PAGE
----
ArborCrowd is now seeking investors who want to own equity interest in Quarry Station. Representatives with ArborCrowd say they want to increase the property’s overall value and make for more effective rents to help the apartment complex better compete with nearby Class A properties before selling it. The total capitalization of the deal is $40.8 million, according to the release.

San Antonio Strengthens Historic Neighborhood Rules

San Antonio City Council on Oct. 5 approved a policy request to strengthen the penalty structure for illegal demolitions in historical and neighborhood conservation districts.

District 1 City Councilman Roberto Treviño pushed for the changes.

“The approval of stricter penalties for illegal demolitions in historical and Neighborhood Conservation Districts (NCDs) is a big win for neighborhood preservation,” Treviño said in a press release.

No longer will the illegal demolition of a home be the cost of doing business (double permit fees). Now, violators in historic districts will be fined in an amount equal to the cost of reconstructing the home with as many of the original materials as possible including fees for attorneys, architects and an appraiser. Violators in NCDs and city-wide will be subject to civil penalties.”

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Treviño added: “The immediate impact of deterring illegal demolitions is unmistakable. The long-term effects will be seen, as neighborhoods are able to retain their original character as San Antonio grows.”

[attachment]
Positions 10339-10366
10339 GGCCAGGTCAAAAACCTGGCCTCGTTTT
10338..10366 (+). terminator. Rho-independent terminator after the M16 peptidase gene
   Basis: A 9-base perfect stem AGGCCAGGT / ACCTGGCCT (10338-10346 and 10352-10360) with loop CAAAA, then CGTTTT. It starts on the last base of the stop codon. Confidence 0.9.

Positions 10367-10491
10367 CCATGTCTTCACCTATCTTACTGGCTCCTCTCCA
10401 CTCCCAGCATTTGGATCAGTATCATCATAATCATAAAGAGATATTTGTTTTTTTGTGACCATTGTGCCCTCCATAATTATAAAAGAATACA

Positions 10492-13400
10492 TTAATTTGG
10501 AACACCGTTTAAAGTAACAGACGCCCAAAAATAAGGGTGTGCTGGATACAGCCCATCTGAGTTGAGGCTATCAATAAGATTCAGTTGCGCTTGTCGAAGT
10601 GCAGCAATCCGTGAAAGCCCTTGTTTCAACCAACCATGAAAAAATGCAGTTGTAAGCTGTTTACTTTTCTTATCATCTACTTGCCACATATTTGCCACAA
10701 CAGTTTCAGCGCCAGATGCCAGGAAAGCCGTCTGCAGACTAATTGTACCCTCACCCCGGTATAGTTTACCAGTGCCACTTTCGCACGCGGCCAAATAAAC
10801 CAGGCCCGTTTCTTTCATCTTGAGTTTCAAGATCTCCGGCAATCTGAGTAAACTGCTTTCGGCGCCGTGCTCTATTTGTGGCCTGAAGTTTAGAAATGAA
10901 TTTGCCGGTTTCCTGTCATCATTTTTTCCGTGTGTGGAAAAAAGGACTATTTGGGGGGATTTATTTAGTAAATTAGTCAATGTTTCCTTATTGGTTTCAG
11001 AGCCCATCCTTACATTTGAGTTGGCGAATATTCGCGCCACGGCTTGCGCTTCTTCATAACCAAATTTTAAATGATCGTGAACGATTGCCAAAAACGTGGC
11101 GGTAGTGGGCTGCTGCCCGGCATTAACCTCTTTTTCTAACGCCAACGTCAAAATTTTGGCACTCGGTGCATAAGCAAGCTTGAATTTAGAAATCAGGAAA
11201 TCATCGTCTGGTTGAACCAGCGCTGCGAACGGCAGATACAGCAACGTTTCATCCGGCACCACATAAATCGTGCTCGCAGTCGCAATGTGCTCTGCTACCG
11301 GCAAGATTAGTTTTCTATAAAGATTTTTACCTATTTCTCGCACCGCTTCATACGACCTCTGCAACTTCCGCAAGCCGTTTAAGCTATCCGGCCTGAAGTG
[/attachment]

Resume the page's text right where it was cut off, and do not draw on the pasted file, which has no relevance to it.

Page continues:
Landa Branch Library Reopens After Upgrades

San Antonio Public Library reopened Landa Branch Library on Sept. 21, following three months of renovations and restoration to the historic Monte Vista building.

The library received a complete exterior restoration and interior improvements to realign public service areas for better customer service and refresh furniture and paint.

State Begins Improvements Along Broadway
Late this summer, the Texas Department of Transportation started major street and sidewalk improvement projects at Patterson and Broadway towards Austin Highway and North New Braunfels Avenue.

The scope of work includes, driveways, sidewalks, curb, curb ramps, and a section of asphalt between Grove Place and Arcadia.

These projects are being phased in. Alamo Heights city officials, with help from TxDOT, are providing residents information at council meetings and on the city’s website, keeping them informed of the work.

District 2 Field Office Reopening On Rittiman
San Antonio City Council on Oct. 5 approved an ordinance authorizing a lease agreement for District 2 to reopen a Northeast Side field office on Rittiman Road after two years of being closed.

Councilman William “Cruz” Shaw now has two field offices, ensuring easier access for constituents from all areas of District 2.

“We are so excited to reopen the Northeast field office and look forward to continuing to provide constituent services to all areas of our large, diverse district,” Shaw said in a news release.

“Being accessible to all residents of District 2 is our number one priority, and the re-opening of this office will ensure all residents have convenient ways to access constituent services and city resources. In community conversations, our residents continually expressed the need and desire to see this office reopened, so I am proud that we are responding directly to that need.”

Details on when the grand opening is scheduled to take place are forthcoming.

By Edmond Ortiz